Vascular inflammation plays an important role in the pathophysiology of hypertension and high levels of endocan may reflect ongoing vascular inflammation in hypertensive patients. In the present hypothesis-generating study, we aimed at investigating the comparative effects of amlodipine and valsartan on endocan levels in newly diagnosed hypertensive patients. The study population consisted of 37 untreated hypertensive patients who were randomized to the two treatment arms. After baseline assessment, each patient was randomly allocated to either 10 mg daily of amlodipine (n = 18, 7 males) or 160 mg daily of valsartan (n = 19, 3 males) and treated for a 3-month period. Sphygmomanometric blood pressure (BP) and serum endocan were measured before and every 2 weeks during drug treatment. There was no statistically significant difference between the two treatment arms as far as baseline socio-demographic and clinical characteristics are concerned. After a 3-month treatment period, systolic and diastolic BP values significantly reduced by antihypertensive treatment (p <0.001). Furthermore, endocan levels were significantly decreased in both treatment arms (p <0.05). However, amlodipine caused a greater percent decrease in circulating endocan levels compared with valsartan at the end of the treatment period. Both drugs reduced high sensitivity C-reactive protein values. However, the statistical significant difference vs baseline was achieved only in the group treated with amlodipine. No correlation was found between endocan plasma levels and BP reduction. The results of this hypothesis-generating study suggest that amlodipine and valsartan decrease endocan levels in newly diagnosed hypertensive patients. The effects, which are more evident with amlodipine, may contribute to the anti-inflammatory effects exerted by the two drugs on the vascular target.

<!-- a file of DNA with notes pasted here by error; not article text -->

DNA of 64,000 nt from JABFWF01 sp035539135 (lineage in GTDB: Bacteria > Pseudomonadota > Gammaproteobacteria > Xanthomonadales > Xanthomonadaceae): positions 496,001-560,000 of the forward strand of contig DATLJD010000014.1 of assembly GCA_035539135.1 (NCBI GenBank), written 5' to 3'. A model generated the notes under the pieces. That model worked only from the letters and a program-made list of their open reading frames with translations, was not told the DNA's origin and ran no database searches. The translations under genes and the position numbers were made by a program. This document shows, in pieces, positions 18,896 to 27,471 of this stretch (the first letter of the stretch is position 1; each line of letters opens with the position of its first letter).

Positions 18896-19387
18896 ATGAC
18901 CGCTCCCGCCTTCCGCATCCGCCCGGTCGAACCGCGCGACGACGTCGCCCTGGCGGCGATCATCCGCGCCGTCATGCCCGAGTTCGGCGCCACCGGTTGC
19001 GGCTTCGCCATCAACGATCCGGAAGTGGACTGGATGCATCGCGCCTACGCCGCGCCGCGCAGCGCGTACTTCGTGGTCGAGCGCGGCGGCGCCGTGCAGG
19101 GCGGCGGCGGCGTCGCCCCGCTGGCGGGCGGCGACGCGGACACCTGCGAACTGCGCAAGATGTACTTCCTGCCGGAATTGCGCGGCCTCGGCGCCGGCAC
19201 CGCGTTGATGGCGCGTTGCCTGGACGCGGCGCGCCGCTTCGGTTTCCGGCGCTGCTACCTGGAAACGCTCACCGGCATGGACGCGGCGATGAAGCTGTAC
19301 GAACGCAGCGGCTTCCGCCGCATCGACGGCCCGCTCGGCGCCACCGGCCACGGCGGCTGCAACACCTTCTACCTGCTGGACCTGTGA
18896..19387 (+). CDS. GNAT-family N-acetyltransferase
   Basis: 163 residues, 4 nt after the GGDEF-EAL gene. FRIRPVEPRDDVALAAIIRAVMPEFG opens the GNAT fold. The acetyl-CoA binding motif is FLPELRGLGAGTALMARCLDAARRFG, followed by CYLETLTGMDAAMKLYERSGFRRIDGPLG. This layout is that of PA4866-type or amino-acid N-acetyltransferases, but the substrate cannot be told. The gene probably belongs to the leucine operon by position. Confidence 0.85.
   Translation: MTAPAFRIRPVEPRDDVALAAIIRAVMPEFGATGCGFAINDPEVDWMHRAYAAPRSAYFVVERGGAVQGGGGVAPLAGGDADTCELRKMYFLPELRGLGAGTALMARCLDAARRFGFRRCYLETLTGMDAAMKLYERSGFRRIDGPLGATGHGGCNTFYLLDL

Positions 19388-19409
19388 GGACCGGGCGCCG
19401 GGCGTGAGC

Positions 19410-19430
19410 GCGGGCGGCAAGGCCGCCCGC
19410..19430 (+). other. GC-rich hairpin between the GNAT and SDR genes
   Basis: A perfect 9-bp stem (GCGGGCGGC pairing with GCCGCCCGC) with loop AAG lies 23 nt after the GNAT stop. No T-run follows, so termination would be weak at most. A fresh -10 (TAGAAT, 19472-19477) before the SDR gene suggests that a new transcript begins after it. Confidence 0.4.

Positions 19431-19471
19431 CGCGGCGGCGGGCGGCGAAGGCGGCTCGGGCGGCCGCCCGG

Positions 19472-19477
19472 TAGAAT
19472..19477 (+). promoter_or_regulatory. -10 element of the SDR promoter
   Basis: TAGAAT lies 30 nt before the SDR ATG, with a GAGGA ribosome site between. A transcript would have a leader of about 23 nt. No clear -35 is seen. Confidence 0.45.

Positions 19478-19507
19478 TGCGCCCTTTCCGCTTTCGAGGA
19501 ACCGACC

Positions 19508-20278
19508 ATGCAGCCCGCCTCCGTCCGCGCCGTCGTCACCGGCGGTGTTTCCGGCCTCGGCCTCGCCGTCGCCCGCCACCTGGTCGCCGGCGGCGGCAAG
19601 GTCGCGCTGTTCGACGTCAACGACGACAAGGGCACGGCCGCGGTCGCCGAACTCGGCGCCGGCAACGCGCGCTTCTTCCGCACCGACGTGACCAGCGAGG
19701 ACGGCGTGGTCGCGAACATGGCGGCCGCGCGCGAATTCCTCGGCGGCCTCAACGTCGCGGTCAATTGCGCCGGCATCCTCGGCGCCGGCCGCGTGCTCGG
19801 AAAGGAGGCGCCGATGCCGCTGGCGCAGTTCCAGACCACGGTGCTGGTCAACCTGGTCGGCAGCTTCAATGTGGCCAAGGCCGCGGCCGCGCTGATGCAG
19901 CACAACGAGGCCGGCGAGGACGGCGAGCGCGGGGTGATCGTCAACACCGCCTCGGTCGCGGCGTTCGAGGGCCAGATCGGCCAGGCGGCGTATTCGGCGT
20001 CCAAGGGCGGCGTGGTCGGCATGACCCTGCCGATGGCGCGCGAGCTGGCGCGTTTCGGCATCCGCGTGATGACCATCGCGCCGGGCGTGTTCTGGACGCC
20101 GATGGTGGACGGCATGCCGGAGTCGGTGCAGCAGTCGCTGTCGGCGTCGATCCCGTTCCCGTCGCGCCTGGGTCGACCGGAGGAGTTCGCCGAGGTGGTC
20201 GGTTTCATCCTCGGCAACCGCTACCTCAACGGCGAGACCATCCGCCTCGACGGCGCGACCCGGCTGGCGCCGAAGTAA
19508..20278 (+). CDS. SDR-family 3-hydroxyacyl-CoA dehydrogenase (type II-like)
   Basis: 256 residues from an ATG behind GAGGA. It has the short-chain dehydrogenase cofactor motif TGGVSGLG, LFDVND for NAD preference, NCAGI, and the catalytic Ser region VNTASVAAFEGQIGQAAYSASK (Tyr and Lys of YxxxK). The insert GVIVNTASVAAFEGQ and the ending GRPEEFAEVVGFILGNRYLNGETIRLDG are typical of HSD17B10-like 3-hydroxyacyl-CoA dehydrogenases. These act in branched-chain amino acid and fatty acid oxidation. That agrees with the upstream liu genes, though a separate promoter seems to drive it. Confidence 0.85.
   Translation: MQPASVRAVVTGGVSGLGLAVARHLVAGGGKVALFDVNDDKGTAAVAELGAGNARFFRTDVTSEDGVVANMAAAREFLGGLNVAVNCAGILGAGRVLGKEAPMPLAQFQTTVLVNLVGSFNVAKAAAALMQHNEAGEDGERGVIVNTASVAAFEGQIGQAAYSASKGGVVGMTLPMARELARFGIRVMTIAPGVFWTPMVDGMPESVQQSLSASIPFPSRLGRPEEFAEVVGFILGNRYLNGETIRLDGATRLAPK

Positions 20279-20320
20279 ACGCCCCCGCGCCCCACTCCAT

- Vascular inflammation
ASJC Scopus subject areas
- Internal Medicine
- Cardiology and Cardiovascular Medicine